The evening has been eventful. Two of the bandits did turn up at the inn, and with help from a bit of coin from Calthar the innkeep served them beer which was considerably stronger than normal. The woman was Hesta, the man Bergin, and we caught up with them as they were trying to stagger back to their camp.

As they fumbled around, I made myself known to them and demanded that they come quietly and surrender to us – they were under arrest for banditry. They refused to come quietly (though were quite incapable of doing much), but admitted that they were bandits. So Calthar knocked them both out.

We decided to hang them there and then. Leaving it until morning would complicate how to deal with the others, and would also probably lead to a problem with a lot of the villagers if they objected to us enforcing the law.

Having dealt with these two, we made our way carefully into the woods – fortunately there was sufficient moonlight to see by. It wasn’t too hard to find their encampment, and all but one of them was asleep. Djarin took care of her quietly, and then both him and Calthar took care of the rest. It was a messy business, but I don’t see that we could have done it a better way that wouldn’t have led to more trouble later, or to our deaths.

We have decided to camp out in the woods, and go back into the village in the morning once people have discovered the two we hung.


The mood of the crowd that morning had been ugly. As expected, many of the villagers were very upset that their friends had been hung, and some rushed off into the woods to check on the others. Equipped with pitchforks and scythes, they were close to being violent towards us.

I started a sermon first saying prayers for those who had died, not just the bandits but the others whom they had killed. I then explained that they who had preyed about the villagers and merchants hereabout had been dealt with, and received their just punishment.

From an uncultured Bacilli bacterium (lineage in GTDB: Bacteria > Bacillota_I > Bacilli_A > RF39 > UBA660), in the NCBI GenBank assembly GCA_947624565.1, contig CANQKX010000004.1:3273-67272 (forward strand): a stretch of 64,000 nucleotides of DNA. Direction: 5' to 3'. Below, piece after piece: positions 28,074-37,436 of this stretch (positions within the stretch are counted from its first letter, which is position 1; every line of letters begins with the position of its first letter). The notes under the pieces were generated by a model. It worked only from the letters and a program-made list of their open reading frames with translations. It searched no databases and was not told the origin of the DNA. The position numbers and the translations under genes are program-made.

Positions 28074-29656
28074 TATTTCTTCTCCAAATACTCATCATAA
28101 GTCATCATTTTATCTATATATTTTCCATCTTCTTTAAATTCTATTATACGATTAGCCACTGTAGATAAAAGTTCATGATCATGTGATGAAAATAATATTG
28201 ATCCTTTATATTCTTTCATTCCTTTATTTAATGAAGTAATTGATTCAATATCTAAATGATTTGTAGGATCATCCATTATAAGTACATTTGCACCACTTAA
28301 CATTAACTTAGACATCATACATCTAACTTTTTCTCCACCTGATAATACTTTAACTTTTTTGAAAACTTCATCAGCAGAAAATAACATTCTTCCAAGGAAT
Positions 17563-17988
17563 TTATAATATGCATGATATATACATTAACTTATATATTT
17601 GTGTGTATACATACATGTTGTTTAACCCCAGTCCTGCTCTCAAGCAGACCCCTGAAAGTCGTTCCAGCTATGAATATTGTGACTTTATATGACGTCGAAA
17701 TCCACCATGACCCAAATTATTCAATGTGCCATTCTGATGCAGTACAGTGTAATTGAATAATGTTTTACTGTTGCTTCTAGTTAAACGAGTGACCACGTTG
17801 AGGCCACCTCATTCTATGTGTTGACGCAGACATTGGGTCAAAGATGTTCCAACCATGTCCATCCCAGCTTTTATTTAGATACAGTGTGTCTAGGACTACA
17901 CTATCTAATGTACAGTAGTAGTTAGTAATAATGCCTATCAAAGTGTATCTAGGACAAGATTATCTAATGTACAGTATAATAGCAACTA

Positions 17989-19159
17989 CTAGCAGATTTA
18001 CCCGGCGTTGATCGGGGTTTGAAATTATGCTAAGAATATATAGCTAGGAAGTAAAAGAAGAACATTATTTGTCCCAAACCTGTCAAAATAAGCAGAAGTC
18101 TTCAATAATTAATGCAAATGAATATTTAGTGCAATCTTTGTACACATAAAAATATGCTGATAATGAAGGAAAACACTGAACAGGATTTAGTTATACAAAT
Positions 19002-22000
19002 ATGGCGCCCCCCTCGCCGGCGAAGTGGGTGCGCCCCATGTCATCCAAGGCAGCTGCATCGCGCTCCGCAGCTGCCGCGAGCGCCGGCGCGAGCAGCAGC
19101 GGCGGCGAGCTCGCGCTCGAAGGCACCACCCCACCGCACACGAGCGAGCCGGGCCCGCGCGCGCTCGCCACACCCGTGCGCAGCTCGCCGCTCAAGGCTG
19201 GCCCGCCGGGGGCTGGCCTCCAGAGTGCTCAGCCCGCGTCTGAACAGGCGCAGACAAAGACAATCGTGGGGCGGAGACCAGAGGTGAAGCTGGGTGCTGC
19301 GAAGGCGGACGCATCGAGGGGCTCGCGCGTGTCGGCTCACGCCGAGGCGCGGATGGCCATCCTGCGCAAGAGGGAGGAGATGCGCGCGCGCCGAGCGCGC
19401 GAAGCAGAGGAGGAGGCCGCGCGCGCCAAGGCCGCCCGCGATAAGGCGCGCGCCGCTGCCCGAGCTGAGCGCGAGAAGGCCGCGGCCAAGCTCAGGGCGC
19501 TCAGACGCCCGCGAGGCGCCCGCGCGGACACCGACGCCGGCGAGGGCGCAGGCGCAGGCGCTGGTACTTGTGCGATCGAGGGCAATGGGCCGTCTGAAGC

I tried to say that the roads would now be safe, and that merchants would be able to come here again. I also said that the bandits were no fault of the villagers here – that they were outsiders not known to the locals. Though many in the village supported the bandits, and were even friends with them, I wanted the whole affair to end here.

Player’s Note: Now that I actually have the Leadership skill, I get to make proper use of my Preacher ability, which allows me to flip the dice to succeed when making a Leadership test. This means than when rolling percentile dice, I can select which is tens and which is units – rolling 93 allows me to treat it as 39. Very useful. Something I forgot though, is that I also always treat a success as a critical success. I put it down to Eva only just having learned the skill. I rolled a 05, which didn’t need reversing, which was enough to succeed.

Fortunately, my words were just enough to sway enough of them that things remained mostly peaceful, though I think some may have also been influenced by Calthar’s steely stare. Nevertheless, we quickly exited the village after that and are now heading back towards the city to report our success.

Samuel Penn

Samuel Penn